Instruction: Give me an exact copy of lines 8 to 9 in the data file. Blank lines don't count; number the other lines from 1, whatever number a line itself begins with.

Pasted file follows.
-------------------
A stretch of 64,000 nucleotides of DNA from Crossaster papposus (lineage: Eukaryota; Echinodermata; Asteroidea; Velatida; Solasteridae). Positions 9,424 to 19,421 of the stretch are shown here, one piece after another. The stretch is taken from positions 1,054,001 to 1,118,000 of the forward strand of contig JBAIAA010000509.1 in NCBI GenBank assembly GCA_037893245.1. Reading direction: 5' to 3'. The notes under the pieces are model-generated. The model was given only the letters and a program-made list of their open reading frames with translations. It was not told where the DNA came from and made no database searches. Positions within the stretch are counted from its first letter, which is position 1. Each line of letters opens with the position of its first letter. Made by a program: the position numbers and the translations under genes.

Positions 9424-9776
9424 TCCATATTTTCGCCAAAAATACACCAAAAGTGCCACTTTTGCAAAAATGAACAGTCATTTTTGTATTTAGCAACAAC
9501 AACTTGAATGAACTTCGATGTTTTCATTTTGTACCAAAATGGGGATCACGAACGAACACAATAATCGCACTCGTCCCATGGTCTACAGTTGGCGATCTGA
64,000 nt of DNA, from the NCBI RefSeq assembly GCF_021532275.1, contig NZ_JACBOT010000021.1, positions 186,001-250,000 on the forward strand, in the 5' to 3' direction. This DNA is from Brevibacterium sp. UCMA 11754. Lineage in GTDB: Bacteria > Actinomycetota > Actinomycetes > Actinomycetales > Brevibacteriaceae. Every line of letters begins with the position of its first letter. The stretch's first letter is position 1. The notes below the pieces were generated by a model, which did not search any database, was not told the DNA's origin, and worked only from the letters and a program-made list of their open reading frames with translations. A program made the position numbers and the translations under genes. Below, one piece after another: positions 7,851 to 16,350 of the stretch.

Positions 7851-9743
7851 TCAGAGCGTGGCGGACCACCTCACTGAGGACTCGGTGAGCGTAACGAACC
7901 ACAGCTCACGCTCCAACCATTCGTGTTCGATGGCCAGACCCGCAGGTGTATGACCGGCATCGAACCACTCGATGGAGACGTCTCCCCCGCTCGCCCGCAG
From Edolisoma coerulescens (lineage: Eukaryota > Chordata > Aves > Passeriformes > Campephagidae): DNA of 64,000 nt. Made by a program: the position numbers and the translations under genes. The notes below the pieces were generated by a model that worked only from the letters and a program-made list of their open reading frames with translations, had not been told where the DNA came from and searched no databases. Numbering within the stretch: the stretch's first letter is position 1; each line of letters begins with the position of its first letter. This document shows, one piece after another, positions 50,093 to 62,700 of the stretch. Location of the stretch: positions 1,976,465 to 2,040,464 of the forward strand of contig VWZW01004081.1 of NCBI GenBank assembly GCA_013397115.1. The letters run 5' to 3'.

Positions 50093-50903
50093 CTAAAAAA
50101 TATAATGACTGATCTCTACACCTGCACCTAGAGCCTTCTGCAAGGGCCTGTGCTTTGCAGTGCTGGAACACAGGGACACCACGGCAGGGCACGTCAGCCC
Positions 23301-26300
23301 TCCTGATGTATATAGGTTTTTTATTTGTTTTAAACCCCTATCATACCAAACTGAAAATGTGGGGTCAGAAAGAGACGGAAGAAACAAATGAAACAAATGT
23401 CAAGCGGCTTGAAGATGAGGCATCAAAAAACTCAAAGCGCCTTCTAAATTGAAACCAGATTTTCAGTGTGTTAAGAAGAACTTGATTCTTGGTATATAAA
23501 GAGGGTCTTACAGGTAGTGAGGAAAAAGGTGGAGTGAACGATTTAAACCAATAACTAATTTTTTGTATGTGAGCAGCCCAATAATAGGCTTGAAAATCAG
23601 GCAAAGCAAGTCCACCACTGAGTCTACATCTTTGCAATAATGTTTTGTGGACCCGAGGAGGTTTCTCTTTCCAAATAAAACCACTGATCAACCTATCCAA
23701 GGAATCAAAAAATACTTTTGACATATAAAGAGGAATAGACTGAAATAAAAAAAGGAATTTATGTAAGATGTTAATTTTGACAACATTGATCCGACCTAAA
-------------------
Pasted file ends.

7901 ACAGCTCACGCTCCAACCATTCGTGTTCGATGGCCAGACCCGCAGGTGTATGACCGGCATCGAACCACTCGATGGAGACGTCTCCCCCGCTCGCCCGCAG
From Edolisoma coerulescens (lineage: Eukaryota > Chordata > Aves > Passeriformes > Campephagidae): DNA of 64,000 nt. Made by a program: the position numbers and the translations under genes. The notes below the pieces were generated by a model that worked only from the letters and a program-made list of their open reading frames with translations, had not been told where the DNA came from and searched no databases. Numbering within the stretch: the stretch's first letter is position 1; each line of letters begins with the position of its first letter. This document shows, one piece after another, positions 50,093 to 62,700 of the stretch. Location of the stretch: positions 1,976,465 to 2,040,464 of the forward strand of contig VWZW01004081.1 of NCBI GenBank assembly GCA_013397115.1. The letters run 5' to 3'.